Griepp pointed to two media tie-ins, "Scott Pilgrim" and "The Walking Dead," as high points of 2010, saying both seem to be bringing in readers who are new to comics. Marvel and DC also had media events last year, Gallaher pointed out, but there wasn't the same "cross pollination" with comics. Brower agreed. "It hasn't been since Michael Keaton was Batman that people came flocking in after a mainstream superhero movie to get involved with the comic aspect of it, because they can go to Target and get all sorts of Batman related merchandise or Iron Man stuff there," he said. "There's nothing from the movie that says, 'Hey, go to a comics store.'"
Gallaher said the iPad could fill that gap, helping people easily find the comics associated with movies. Steinberger said "The Walking Dead" and "Scott Pilgrim" have both done quite well digitally and in general, media properties do better than continuing serialized comics.
As for the low point of the last year, Griepp said, "The saddest thing was the continuing decline of manga sales. Over the last ten years, manga has brought a whole cadre of new consumers into the business, younger kids and particularly teenage girls. I have been in this business a long time and have never seen the numbers of female consumers coming in that we have had in the last 10 years. We are losing a generation of girls to comics, which is unfortunate." He attributed the drop in manga sales to the decline of anime on television and the loss of mall bookstores such as Waldenbooks. "There just aren't a lot of places to buy graphic novels in malls any more," he said. "I don't think it was content driven as much as other factors."
Brower said the number of comics stores that have closed in recent year was troubling. "There was a point where there were thousands upon thousands of comics stores in the country," he said. "To see so many stores go away in such a short period of time saddened me the most."
"Something that really bothered me last year was the lack of publishers' ability to . take the initiative to develop a lot more digital content for readers," said Gallaher and he pointed to his own "Box 13," and Niki Smith and Mike Jasper's "In Maps and Legends" as the rare comics that were developed specifically for digital media.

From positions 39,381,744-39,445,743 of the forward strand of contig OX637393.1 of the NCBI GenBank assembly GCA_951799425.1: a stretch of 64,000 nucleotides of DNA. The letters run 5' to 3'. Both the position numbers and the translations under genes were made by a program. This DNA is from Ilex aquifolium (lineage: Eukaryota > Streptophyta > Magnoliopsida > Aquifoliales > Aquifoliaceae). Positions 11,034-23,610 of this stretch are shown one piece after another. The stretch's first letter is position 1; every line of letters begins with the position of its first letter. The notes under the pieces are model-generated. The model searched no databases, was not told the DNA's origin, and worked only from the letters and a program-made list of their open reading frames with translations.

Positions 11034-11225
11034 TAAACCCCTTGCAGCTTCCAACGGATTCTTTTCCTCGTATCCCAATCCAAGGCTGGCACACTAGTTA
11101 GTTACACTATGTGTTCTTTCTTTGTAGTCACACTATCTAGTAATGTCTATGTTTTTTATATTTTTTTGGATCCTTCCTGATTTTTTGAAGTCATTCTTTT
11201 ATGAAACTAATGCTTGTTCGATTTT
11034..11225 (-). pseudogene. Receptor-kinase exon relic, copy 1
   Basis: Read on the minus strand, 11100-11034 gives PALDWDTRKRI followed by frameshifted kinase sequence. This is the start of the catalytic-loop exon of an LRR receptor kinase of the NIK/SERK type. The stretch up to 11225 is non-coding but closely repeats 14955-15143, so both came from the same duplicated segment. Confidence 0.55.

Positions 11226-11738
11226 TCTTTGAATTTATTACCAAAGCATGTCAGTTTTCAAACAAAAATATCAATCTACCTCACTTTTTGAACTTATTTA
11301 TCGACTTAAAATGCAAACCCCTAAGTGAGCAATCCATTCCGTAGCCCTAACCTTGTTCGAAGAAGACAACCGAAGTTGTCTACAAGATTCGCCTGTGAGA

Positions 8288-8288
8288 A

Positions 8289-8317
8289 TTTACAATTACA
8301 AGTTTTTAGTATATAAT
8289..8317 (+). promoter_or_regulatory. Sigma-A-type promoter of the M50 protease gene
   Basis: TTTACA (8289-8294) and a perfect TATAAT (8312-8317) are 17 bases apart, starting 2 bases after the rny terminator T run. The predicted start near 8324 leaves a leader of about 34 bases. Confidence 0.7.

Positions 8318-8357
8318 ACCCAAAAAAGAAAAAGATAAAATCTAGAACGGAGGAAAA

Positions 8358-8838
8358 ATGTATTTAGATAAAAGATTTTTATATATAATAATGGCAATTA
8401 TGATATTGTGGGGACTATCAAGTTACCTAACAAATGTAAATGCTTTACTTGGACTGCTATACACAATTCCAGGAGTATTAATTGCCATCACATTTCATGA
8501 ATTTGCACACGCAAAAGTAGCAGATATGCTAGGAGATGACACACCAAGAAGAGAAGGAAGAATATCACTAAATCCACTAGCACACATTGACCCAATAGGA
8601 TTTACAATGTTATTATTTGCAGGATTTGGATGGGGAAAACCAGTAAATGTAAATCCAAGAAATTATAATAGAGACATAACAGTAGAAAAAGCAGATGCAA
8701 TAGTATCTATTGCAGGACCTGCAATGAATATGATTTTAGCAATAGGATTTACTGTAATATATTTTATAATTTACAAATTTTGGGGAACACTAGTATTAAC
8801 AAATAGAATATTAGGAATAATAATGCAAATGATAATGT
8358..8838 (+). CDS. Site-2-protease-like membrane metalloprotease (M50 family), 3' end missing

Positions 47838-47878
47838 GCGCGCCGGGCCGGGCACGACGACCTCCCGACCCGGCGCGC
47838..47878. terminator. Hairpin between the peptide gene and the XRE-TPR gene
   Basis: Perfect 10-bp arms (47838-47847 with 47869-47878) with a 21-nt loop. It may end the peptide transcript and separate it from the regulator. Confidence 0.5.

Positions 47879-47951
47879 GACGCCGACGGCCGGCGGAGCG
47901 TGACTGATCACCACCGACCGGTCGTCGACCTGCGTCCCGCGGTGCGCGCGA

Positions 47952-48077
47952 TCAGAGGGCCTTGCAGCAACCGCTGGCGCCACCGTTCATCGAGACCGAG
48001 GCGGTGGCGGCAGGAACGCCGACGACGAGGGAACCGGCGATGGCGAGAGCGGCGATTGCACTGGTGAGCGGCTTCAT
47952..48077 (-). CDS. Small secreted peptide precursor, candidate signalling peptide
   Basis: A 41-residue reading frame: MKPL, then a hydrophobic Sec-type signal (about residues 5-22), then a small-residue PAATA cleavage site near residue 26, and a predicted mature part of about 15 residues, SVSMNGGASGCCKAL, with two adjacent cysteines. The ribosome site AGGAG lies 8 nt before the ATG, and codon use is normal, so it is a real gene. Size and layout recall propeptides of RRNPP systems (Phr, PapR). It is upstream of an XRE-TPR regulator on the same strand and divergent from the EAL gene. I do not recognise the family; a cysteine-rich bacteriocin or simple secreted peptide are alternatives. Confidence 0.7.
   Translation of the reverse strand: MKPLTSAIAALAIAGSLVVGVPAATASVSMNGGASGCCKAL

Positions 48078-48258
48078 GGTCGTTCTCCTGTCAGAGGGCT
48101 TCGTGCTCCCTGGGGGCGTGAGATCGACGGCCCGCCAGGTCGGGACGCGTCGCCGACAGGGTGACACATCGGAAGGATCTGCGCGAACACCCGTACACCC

Steinberger responded that original digital comics are "incredibly expensive." While creators can set up a website fairly easily, creating apps for Apple and Android devices is more expensive and complicated. "Those of us in digital have taken some beatings from creators for not moving faster, but the reason you don't see creators taking it into their own hands is it's really tough because of the closed environment created by Apple," he said. "You can do a web app, but it takes a certain amount of expertise and money that is hard to come by."
Looking to the year ahead, Steinberger said the saddest part of 2011 so far has been the Borders bankruptcy. Griepp agreed, noting that Borders had about 650 stores and plans to close 275. "That's a lot of places to buy graphic novels that are not going to be there any more," he said. "For comics stores, bookstores have become the new newsstand, places where people learn about comics and become comics fans and when they want more they go to comics stores."
Gallaher said losing Borders and comics shops affects the casual reader, the one who is still discovering comics but could become a lifelong comics reader. "What I would like to see is initiatives made by comic stores and digital to really capture that casual reading experience," he said.